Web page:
Monday, September 25, 2017

Homeschool Biology: CK-12 Biology Chapter 1--The Tree of Life, and How to Run a Scientific Experiment

CK-12 Biology is the textbook that we're using for Honors Biology for the 6th and 8th grades. Chapter 1 of the book serves as an introduction both to biology and to the study of science, or a review of both for those who've studied biology and used the scientific method before. I treated this as a review, and so we busted through this chapter in one week (as compared to the THREE weeks that it's taken us to get through chapter 2!).

Both my 6th and 8th graders are expected to read the chapter independently, each on her own tablet, and to click through the links to watch the in-chapter videos. My 8th grader is expected to answer all of the end-of-section review questions in writing, but my 6th grader is only asked to review each section with an adult (she doesn't know this, but she answers those review questions verbally during our discussions). My 8th grader also takes the end-of-chapter test, although it's open-book, but my 6th grader does not.

Section 1.1, "Science and the Natural World," is an introduction to the field of science and methods of scientific investigation, with an emphasis on the Scientific Method. We studied the Scientific Method just last month, during our solar eclipse study, so rather than review it, per se, we looked at it in a little more depth. We watched the Khan Academy video on the Scientific Method--



--and then the witch trial scene from Monty Python, as a funny comparison/lesson on WHY we have a stated procedure for scientific inquiry:



My kids love nothing more than heckling someone else doing something incorrectly.

To practice the Scientific Method, I modified this "M&Ms in Different Temperatures" experiment. I won't buy foam plates, because I don't hate the planet, so instead I bought two identical white plates from Goodwill, for less than the price of a pack of foam plates, I assure you.

I had the kids center and trace various lids and other circular items on the plates, then measure the radius of each, right in Sharpie on the plates:

This technique worked well, except that the maximum spread of each candy during the experiment didn't reach the outer circles. I should have had the kids use a compass and draw circles to specific sizes, and there should have been smaller sizes drawn, and more of them.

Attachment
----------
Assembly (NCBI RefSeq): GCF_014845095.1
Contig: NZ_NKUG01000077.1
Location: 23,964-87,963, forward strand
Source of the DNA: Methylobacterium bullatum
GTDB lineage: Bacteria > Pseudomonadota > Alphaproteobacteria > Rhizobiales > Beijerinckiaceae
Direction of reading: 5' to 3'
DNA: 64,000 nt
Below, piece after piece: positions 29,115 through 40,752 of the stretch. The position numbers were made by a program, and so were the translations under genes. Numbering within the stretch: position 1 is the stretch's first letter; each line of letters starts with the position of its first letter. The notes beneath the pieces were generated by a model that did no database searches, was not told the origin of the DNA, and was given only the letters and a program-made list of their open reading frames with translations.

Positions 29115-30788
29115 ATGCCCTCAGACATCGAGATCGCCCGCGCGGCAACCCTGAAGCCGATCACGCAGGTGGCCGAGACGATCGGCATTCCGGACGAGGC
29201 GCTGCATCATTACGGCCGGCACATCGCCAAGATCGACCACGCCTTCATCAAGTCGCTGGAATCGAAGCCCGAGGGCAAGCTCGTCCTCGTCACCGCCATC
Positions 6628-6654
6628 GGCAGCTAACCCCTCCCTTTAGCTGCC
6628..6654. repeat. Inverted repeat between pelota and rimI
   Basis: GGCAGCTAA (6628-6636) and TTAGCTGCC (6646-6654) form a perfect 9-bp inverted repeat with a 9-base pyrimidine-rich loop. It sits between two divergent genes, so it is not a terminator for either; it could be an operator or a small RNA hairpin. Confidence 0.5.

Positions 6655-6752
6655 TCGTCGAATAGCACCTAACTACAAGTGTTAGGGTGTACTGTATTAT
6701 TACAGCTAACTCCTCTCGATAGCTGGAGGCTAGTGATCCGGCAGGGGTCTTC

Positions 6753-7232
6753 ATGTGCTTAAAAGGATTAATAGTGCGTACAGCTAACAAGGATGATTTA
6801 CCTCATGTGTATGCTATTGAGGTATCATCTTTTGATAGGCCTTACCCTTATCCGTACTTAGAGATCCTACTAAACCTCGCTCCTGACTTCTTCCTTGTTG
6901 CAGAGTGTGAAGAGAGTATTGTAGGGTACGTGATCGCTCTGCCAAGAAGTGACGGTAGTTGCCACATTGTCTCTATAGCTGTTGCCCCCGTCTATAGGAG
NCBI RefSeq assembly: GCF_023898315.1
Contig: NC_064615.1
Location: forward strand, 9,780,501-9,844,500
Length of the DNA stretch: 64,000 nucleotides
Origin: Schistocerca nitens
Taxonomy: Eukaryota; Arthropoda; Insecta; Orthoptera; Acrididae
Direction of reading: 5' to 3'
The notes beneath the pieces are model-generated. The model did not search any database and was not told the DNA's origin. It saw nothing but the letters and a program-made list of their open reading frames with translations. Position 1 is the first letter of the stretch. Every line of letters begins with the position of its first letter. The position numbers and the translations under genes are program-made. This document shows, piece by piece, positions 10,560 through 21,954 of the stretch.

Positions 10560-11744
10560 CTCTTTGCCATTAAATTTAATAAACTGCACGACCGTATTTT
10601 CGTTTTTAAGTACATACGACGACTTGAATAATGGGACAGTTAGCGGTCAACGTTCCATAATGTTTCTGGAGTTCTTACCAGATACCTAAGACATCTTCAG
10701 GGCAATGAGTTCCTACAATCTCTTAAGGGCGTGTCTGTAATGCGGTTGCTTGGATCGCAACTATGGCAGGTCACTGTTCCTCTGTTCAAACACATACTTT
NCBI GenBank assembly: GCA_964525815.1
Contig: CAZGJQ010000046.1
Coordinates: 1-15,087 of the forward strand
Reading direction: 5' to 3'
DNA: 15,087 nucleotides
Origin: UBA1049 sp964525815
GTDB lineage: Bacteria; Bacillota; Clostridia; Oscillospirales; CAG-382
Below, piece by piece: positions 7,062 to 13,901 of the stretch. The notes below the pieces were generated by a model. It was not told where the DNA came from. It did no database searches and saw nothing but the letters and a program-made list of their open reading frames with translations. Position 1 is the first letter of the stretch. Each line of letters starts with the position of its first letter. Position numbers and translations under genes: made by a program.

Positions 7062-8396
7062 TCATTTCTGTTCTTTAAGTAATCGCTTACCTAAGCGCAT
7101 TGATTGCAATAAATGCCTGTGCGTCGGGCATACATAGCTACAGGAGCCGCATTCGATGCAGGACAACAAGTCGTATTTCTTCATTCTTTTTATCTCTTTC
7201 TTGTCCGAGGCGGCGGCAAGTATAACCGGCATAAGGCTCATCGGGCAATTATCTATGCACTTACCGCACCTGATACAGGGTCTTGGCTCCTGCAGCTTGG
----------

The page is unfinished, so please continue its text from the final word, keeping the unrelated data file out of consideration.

I also should have purchased and prepared a third plate, so that we could have had a control, but instead Syd conducted the cold water experiment-- 

--while Will conducted the warm water experiment, with me as time keeper and each kid recording the results in her science notebook: 
See the spread of the candy coating? It eventually got as far as the third outer ring, and the experiment would have worked better with perhaps ten rings evenly spaced in that area.
 The kids compared the results of their experiments, then I challenged them to choose a different variable and repeat the experiment independently. Will chose to repeat her experiment using boiling water, and Syd chose to repeat her experiment using room-temperature vinegar:

This was my secret test to make sure that they understood how to choose a variable and conduct an experiment.

For Section 1.2, "Biology: The Study of Life," Syd is the only one who had supplemental work, as Will just took an entire intro to biology high school class at our local university this summer. Syd watched the "Six Kingdoms" video on BrainPOP, with the expectation that she'd take and pass the quiz on the video, and then played "Sortify: Tree of Life," also on BrainPOP. This little living vs. non-living activity that she and I did when she was six years old would have also fit into this chapter, but of course the book's definition of living vs. non-living was a little more sophisticated.

I really like Crash Course Kids, so as supplemental videos to this section we watched "Living Things Change"--



and "Classifying Organism":



And that's Chapter 1 of Honors Biology! Chapter 2 is already a LOT meatier--and a lot more fun!--and as lab-heavy as I'm making it, I can easily see this particular biology study carrying us well into next summer.

Ooh, and I'm buying us a new microscope this week--stay tuned!

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